We carried out preliminary tests on the procedure using three calibrants typically used in PDF measurements. They have a cubic cell and exhibit PDF profiles showing high crystallinity, large crystal size and reduced thermal motion (Table S1). The cell parameter is estimated with high precision as the first solution, as the peaks corresponding to the good solution emerge clearly in their PDF profiles. The performance of machine learning in predicting the cell type and metric is instead unsatisfactory, due to the fact that the features of the PDF profiles are substantially different from those for which the procedure has been trained, as can be seen by comparing calibrant profiles with nanocrystal profiles in Table S1.
We then considered the performances on nanocrystal samples, which is the objective of the work. Here, the cell metric is correctly determined by at least two classifiers in their top-1 prediction for all the nanocrystals apart from the methylammonium lead iodide perovskites which, however, have a centred crystal cell, not considered for training in this work. Predictions are more reliable for orthorhombic nanocrystals (BiSCl, BiSBr, Pb4S3I2 and Pb4S3Br2), for which all four classifiers correctly predict a trimetric cell. The cell metrics of trigonal nanocrystals (Bi13S18Br2 and Cs4PbBr6) are instead correctly predicted by two of the four classifiers used. Cell-type predictions are less accurate, as at most two classifiers produce correct assignments. Note that, for all the samples, compatible predictions of cell metric and cell type are supplied by the same classifier.
Regarding cell parameter estimation, reliable results are provided for nanocrystals with dimetric cells. Cell parameters close to the true ones are found at the first candidate solution for Bi13S18Br2 and at the fourth candidate solution for Cs4PbBr6. For both these trigonal compounds the cell angles of the rhombohedral cell are predicted with high accuracy, contrary to what has been seen for training PDF profiles, probably due to the fact that their values are close to 90°. Despite the centred cell, not treated in this work, good cell solutions are provided for the three tetragonal lead halide perovskite samples, and their rank increases from 2 to 6 depending on the level of purity of the dominant MAPbI3 crystal phase. In this case, the challenge is not in the quality of the PDF profile, but in the presence of a intermediate crystal phase with a weight fraction up to 40%. A good result is also achieved for the hexagonal tungsten oxide nanocrystal, even if its PDF profile was acquired using a less brilliant X-ray beam (NSLS) than that used for the previous samples (NSLS-II).
In the case of trimetric cells, cell parameters close to the true ones are found at the first candidate solution for BiSBr, but only at the 22nd candidate solution for BiSCl, even if the first candidate solution (6.5, 8.6, 5.1 Å) has permuted cell axis lengths. A good solution is instead found in 9th and 15th rank for Pb4S3Br2 and Pb4S3I2, respectively (8th and 4th, respectively, if axis length permutations are considered), but these lead chalcohalides have PDF profiles showing shorter-range order, i.e. a rapidly decreasing PDF envelope and larger PDF peaks than those of bismuth chalcohalides (Table S1).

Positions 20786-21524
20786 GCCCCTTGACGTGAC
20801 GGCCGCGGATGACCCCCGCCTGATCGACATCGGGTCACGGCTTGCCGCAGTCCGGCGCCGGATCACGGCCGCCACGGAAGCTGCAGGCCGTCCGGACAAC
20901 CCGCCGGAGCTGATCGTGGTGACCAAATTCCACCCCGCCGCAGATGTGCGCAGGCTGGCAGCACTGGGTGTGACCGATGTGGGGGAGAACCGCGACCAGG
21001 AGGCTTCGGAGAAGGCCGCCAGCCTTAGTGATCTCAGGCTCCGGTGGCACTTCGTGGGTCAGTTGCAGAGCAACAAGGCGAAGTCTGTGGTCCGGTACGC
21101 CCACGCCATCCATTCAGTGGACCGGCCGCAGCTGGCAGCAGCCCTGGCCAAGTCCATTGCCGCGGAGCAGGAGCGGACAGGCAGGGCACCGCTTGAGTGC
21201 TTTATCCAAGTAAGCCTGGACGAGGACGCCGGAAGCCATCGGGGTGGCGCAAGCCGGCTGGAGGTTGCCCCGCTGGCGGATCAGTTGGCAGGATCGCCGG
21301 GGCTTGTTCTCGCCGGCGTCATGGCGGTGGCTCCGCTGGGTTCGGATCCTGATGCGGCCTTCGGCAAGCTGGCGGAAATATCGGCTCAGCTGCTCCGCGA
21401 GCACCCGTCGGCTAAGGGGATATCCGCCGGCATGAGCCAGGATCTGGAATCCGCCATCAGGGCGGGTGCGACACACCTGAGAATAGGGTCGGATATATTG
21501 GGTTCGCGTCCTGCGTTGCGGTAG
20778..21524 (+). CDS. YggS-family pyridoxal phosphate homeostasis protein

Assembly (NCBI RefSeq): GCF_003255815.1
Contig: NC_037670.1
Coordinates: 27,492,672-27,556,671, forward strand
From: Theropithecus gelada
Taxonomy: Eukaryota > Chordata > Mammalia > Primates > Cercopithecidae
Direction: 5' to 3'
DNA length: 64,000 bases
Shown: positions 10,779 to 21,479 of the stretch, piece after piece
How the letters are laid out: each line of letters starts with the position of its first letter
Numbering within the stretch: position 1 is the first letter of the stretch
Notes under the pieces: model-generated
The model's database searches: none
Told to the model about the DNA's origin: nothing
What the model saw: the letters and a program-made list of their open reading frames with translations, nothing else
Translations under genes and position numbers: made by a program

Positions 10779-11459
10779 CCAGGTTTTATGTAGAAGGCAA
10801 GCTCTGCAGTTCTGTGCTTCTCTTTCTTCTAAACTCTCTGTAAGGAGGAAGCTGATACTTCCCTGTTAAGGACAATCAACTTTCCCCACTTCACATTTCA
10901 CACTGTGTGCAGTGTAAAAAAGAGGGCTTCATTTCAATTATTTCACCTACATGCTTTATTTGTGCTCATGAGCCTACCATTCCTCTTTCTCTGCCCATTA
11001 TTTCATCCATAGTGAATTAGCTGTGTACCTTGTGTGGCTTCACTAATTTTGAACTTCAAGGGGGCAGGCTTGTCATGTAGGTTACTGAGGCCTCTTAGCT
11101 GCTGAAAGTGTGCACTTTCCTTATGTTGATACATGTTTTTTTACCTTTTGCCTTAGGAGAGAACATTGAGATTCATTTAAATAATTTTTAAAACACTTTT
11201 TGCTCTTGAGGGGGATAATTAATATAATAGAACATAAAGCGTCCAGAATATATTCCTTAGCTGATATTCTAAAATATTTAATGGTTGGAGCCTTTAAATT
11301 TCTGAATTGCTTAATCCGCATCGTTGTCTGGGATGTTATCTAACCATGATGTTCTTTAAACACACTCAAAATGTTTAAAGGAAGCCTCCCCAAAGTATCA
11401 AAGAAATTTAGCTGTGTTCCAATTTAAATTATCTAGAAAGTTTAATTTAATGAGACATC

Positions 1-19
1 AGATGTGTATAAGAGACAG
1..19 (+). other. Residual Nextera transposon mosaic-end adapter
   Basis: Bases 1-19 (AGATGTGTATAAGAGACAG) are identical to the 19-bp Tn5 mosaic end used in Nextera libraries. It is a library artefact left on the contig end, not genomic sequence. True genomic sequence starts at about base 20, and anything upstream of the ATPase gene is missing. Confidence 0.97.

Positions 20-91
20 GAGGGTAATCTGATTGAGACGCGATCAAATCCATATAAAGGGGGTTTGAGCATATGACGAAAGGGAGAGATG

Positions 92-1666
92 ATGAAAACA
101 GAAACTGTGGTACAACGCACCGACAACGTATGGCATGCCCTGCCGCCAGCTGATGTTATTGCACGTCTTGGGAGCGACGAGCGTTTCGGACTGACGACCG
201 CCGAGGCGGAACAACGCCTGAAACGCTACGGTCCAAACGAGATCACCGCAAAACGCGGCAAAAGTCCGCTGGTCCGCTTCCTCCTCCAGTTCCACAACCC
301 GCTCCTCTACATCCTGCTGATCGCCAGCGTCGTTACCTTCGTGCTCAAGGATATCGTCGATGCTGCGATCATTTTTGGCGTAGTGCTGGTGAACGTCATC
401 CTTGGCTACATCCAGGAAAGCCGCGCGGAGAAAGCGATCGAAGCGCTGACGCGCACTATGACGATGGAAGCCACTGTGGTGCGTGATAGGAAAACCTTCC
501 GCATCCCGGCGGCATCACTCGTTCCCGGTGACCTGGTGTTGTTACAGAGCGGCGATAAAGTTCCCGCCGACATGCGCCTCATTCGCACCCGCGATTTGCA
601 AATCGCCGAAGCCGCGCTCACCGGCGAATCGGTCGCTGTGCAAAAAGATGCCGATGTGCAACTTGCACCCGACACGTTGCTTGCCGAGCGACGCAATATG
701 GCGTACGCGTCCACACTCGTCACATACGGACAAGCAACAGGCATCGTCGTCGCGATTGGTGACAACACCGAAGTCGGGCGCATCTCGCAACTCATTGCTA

The major novelty of this work is the procedure to extract cell parameters directly from PDF profiles. The main difficulty encountered is to single out PDF peaks corresponding to interatomic distances due to lattice translations out of the multitude of peaks owing to all the possible interatomic distances. To overcome this problem, an optimized pre-processing of the PDF profile makes its peaks sharper and with minimum overlap. A fitting procedure is then applied to mitigate possible peak shifts and to identify the correct solutions through proper figures of merit. For monometric cells, the fitting procedure can be applied to all the PDF peaks, given their low number due to the high symmetry, whereas for dimetric and trimetric cells it must be coupled with a procedure based on the unfolding algorithm to make a preliminary selection of the PDF peaks to process. Hence, the unfolding procedure discriminates the peaks due to lattice translations based on the comparison with a base set consisting of PDF profiles calculated from hypothetical monoatomic crystal structures and obtained by varying the free cell parameters in a systematic way. It produces a set of candidate solutions searched in 2D (for a dimetric cell) and 3D (for a trimetric cell) space, which are locally refined by the above mentioned fitting procedure.
It is important to underline the following aspects of the implemented procedure:
(i) It has been carefully calibrated, by a realistic choice of the parameters used for PDF profile generation and by balancing the number of PDF profiles among the different cell types.
(ii) It follows different protocols according to the cell metric, to account for the different complexity in the three cases. As a consequence, the results of the procedure do not depend critically on cell-type predictions, while they are mainly affected by cell metric predictions.
(iii) It has been designed to run on a laptop. Besides limiting the CPU time, and thus the number of possible cell solutions to process by the least-squares procedure, this implies a limitation in the memory required by the unfolding step. From this choice follows the undersampling applied in the dimetric and trimetric cases, where cell length parameters have been sampled by a step of 0.4 and 1.7 Å, respectively. It is then clear that with this choice the cell parameters of trimetric cells were difficult to find with a precision lower than 1 Å, which is typically required for crystal structure determination.